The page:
We can’t stress enough just how dangerous confined spaces are. Not only are areas in an enclosed environment uncomfortable for the person inside, but they’re also often hiding hidden dangers that can severely affect the health of those within or – in the worst case scenario – can cause death.
It is the responsibility of any employer to make sure that the risks posed by confined spaces and other dangerous environments are defined in a risk assessment. The employer should also ensure that all employees receive information, specialist training and instruction on how to work within small confined environments.
At a Scottish Salmon Farm in July 2011, two companies were fined a total of £640,000 as a result of neglecting the risk assessments, training and instruction that should have been provided to their workers. This negligence led to the death of two of their employees as well as the huge fine.
The confined space incident occurred when two employees who were contracted to a fix a hydraulic crane on a fishing barge entered a confined space below the deck. Due to the area remaining unused and sealed for a significant period of time, rust damage in the metalwork of the barge consumed most of the oxygen from the area, causing one worker to pass out and the other to manage to escape despite being incredibly disoriented.
This employee quickly alerted others to the individual trapped within the confined space and a rescue was attempted. Upon entering the area the other two employees who staged the rescue were then overcome by the lack of oxygen in the air and lost consciousness.
Emergency services that arrived on the scene soon afterwards were able to enter the oxygen-starved enclosed space and remove the three men from the dangerous area. They were able to revive the first employee, but the two who had attempted to rescue him were pronounced dead at the scene.
When the incident went to court, the company was found to have neglected their responsibility as an employer. Had they used the correct training in confined spaces and associated instructions, the lives of the two employees may have been saved.
It is important for any organisation to realise the risk that a confined space such as this one has. A confined space can be absolutely anywhere and under Section 2 (1) of the Health and Safety at Work etc Act 1974 states: “It shall be the duty of every employer to ensure, so far as is reasonably practicable, the health, safety and welfare at work of all his employees.”
The HSE (Health and Safety Executive) defines a confined space as “a place which is substantially enclosed (though not always entirely), and where serious injury can occur from hazardous substances or conditions within the space of nearby (e.g. lack of oxygen).” At all times the employer must undergo a risk assessment to define these areas, instruct their employees on how to understand and identify these areas and supply equipment/training that will allow the employees to work safely within the area.
Every single year, incidents such as this one occur because workers simply aren’t aware either of the risk posed by an enclosed space or alternatively don’t even realise the place they are working in is defined as a confined space.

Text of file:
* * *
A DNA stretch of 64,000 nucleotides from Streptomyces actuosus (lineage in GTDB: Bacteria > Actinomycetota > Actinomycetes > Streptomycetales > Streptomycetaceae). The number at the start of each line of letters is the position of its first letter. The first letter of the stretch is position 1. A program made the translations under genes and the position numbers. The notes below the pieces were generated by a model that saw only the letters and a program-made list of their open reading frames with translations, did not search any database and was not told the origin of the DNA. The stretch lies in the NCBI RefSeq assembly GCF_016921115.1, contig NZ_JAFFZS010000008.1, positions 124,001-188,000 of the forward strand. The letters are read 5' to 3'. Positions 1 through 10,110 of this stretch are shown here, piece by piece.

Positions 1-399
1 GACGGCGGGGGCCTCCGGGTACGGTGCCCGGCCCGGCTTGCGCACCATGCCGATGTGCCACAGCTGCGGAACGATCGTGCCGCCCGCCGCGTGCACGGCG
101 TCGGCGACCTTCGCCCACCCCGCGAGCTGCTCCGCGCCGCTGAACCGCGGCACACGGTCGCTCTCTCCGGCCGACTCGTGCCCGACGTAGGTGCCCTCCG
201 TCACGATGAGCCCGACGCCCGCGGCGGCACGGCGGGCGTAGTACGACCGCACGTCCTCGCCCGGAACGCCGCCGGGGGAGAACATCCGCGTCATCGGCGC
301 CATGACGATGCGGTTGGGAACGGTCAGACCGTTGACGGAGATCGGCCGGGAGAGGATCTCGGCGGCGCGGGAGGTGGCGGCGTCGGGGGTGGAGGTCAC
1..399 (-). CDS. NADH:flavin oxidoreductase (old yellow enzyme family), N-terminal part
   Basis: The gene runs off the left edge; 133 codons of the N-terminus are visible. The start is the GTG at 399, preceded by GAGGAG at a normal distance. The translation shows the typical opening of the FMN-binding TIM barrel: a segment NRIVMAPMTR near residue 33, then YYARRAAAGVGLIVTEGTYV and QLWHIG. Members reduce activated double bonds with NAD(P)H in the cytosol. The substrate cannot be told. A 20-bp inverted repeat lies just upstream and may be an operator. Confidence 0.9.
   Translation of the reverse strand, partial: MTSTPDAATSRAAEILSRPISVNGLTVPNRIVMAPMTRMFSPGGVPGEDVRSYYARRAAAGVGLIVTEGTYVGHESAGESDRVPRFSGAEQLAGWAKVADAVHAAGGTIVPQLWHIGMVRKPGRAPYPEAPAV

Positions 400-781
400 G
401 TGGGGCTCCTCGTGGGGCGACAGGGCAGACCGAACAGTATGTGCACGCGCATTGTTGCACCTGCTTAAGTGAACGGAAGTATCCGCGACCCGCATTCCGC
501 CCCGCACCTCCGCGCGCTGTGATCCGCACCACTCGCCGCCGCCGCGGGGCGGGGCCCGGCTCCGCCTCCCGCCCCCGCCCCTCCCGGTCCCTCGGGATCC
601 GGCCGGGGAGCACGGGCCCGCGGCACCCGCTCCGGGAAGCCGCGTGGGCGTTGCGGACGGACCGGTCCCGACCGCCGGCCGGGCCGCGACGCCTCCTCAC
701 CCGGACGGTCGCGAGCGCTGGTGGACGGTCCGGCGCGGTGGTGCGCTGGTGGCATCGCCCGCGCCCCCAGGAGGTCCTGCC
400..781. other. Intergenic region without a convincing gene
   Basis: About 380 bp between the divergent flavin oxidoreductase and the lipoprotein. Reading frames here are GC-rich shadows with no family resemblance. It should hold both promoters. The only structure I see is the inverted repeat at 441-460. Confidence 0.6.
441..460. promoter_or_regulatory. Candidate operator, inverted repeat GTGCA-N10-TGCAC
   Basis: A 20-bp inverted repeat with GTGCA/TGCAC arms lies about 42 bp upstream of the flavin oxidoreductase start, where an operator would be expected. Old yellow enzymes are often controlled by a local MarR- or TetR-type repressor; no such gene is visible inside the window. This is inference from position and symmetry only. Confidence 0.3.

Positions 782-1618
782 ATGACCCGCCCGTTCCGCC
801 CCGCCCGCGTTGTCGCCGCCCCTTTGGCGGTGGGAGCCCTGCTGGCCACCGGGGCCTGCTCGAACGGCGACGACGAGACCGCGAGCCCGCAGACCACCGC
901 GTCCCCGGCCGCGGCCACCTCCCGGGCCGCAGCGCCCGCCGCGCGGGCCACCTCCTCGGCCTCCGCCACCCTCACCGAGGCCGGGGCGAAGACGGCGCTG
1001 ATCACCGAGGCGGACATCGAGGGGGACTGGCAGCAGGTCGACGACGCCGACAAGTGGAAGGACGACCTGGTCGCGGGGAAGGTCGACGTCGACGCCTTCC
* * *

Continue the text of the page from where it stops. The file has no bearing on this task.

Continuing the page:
A confined space is much more dangerous than an open area because it amplifies the risks posed by hazards. The following are just a few of the risks that are possible within enclosed environments:
• Air Quality – in a confined space the area quality is often not sufficiently ventilated, leading to the presence of poisonous/hazardous substances and a lack of oxygen in order for humans to breathe. This can lead to death, permanent brain damage due to oxygen starvation, lung problems and countless other problems. Employees working within confined spaces with poor air quality must be provided with equipment and measures necessary to ensure their safety at all times.
• Fire Hazards – The smoke and heat caused by fires in an enclosed area limits the escape of the employees within the enclosed area and can cause asphyxiation due to smoke inhalation and death by significant burns. Employees should always be instructed on best practice to minimise the risk of fires within the area.
• Crushing/Tripping Hazards – Underground areas are extremely hazardous due to their confined and unpredictable nature. Even the slightest shift in underground integrity can be deadly and all employees must be equipped with protective equipment such as hard hats, protective gloves, safety goggles and must be correctly educated on safety in the underground workplace.
• High Noise Levels – In a normal area, high levels of noise can cause irreparable damage to the ears. In a confined space, this level of damage can is amplified significantly as there is less room for sound to move.
Don’t Neglect Confined Space Awareness!
The risks posed to both you and your employees by not adequately identifying confined spaces and instructing others of their risks are extremely vast.
All employees should be given confined space awareness and confined space training courses to ensure that they know the procedure for working within these environments safely and unnecessary incidents can be avoided. It is also the responsibility of the employer to provide the equipment necessary to maintain this safety level.
By providing this service employees in hazardous enclosed areas can work with significantly reduced risks and can do the job they’re meant to do knowing that their employer is protecting them from harm.